We propose that the three intervals identified in Fig. 2 correspond to three different hydrographic regimes where in the real ocean, but as discussed below not necessarily in models, multidecadal variability in the sea ice extent is superimposed on three different climatological sea ice states, and therefore water-mass geometries. The transition between regimes of Atlantic and Arctic water-mass influence at this site is supported by previous work25. The first interval coincides with the Medieval Climate Anomaly, where there is widespread evidence for anomalous warmth in the region surrounding the North Atlantic26, and little evidence of sea ice in the vicinity of the Icelandic coast27 (Fig. 2a). Within this interval, similar to the situation at the present day, we propose that the boundary between the cool and moderately saline high δ18Oeqil. convectively-mixed waters and the warm and saline low δ18Oeqil. subducting Atlantic waters was close to the bivalve site. In this state, multidecadal variability in sea ice extent, i.e. relatively small changes around the climatological state for that period, will have varied the influence of these two water-masses over the δ18O values recorded by the bivalves (Fig. 4a). Under these conditions an increase in sea ice extent would push the subducting Atlantic waters eastward and reduce the δ18Oeqil. experienced at the bivalve site, and vice versa. Following a step increase in the documented incidence of sea ice off the coast of North Iceland around 1200 CE27 (Fig. 2a) we propose that the bivalve site was close to the boundary between the low δ18Oeqil. subducting Atlantic waters and the cold and moderately saline Arctic Halocline waters. In this climatological state, multidecadal variability leading to an increase in sea ice extent would have increased the influence of low δ18Oeqil. Arctic Halocline waters at the bivalve site (Fig. 4b), the opposite δ18O response than occurred during the preceding interval. The most recent interval (1600–1850 CE) follows a large increase in recorded sea ice off North Iceland27 (Fig. 2a) and corresponds to the expression of the Little Ice Age in the North Atlantic region28. During this most recent interval, we propose that the increased climatological sea ice extent would have moved the boundary between the high δ18Oeqil. Arctic Halocline water and the cold and relatively fresh low δ18Oeqil. Polar Mixed Layer Waters to the site (Fig. 4c). In its 1600–1850 CE configuration, a multidecadal sea ice expansion would result in an increased influence of the low δ18Oequil. Polar Mixed Layer waters on the site, and again a negative δ18O versus sea ice relationship.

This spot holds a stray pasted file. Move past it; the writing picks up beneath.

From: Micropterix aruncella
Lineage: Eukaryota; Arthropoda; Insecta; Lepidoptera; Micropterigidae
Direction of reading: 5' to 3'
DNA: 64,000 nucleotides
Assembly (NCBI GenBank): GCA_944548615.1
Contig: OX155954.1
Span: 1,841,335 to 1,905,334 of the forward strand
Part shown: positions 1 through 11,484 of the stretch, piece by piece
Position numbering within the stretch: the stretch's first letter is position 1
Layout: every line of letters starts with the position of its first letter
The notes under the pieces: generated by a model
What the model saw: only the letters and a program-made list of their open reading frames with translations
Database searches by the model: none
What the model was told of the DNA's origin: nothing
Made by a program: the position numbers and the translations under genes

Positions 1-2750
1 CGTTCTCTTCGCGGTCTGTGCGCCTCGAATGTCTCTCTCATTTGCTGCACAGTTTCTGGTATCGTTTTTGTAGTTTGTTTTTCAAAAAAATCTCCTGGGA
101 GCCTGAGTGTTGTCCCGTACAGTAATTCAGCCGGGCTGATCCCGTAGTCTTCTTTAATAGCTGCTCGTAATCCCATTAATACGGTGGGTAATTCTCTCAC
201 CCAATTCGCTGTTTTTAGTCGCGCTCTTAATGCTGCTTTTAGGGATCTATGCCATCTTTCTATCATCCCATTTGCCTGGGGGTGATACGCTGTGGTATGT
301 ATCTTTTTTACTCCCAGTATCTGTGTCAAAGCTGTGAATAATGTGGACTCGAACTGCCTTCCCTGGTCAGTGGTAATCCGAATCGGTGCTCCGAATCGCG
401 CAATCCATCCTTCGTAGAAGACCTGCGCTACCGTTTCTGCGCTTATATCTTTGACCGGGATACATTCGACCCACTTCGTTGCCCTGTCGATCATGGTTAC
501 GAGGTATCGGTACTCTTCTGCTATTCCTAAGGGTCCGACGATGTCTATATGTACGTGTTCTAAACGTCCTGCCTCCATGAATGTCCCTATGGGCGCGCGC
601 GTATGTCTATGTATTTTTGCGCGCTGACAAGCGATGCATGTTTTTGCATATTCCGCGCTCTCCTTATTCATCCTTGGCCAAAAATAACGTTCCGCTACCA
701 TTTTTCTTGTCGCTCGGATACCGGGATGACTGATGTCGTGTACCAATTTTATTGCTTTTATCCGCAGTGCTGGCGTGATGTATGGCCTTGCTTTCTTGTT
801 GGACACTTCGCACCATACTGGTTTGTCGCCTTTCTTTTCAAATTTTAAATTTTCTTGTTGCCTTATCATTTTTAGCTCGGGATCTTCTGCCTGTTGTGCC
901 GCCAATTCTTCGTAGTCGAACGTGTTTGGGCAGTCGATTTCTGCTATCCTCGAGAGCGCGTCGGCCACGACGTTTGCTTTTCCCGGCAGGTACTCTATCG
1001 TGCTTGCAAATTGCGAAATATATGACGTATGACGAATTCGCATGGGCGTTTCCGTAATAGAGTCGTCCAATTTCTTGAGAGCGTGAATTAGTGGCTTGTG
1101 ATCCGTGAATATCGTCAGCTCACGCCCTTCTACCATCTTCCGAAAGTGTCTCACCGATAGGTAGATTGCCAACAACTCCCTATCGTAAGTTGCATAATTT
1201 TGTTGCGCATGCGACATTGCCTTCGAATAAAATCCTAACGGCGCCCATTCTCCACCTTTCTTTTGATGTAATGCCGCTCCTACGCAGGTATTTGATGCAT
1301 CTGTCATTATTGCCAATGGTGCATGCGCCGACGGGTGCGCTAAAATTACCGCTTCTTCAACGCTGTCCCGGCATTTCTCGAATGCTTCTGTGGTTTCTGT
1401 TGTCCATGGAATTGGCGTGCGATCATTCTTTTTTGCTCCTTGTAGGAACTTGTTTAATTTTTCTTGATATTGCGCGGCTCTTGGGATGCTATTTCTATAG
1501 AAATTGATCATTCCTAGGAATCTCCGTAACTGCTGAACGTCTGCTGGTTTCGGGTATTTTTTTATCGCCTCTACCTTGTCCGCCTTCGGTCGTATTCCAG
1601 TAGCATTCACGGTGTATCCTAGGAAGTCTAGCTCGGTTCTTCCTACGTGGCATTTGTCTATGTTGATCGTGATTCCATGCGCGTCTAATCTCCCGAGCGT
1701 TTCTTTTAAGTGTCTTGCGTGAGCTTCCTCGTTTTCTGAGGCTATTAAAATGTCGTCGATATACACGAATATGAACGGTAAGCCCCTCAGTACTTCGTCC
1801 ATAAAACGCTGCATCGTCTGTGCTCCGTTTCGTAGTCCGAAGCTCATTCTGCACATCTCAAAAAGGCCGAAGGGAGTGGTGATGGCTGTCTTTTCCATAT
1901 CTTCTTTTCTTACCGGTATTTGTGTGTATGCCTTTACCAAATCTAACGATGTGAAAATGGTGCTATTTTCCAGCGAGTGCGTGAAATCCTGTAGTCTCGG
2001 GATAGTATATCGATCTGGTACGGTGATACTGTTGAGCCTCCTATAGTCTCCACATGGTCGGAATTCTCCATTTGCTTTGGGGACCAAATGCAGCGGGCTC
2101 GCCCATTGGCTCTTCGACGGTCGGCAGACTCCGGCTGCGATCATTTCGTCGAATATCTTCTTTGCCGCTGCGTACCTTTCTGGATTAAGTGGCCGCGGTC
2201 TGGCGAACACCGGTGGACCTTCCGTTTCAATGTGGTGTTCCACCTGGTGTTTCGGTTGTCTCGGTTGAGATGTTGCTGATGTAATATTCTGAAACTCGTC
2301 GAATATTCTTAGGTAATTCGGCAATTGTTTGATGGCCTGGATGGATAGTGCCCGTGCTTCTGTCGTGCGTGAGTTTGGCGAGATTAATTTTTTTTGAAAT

Figure 4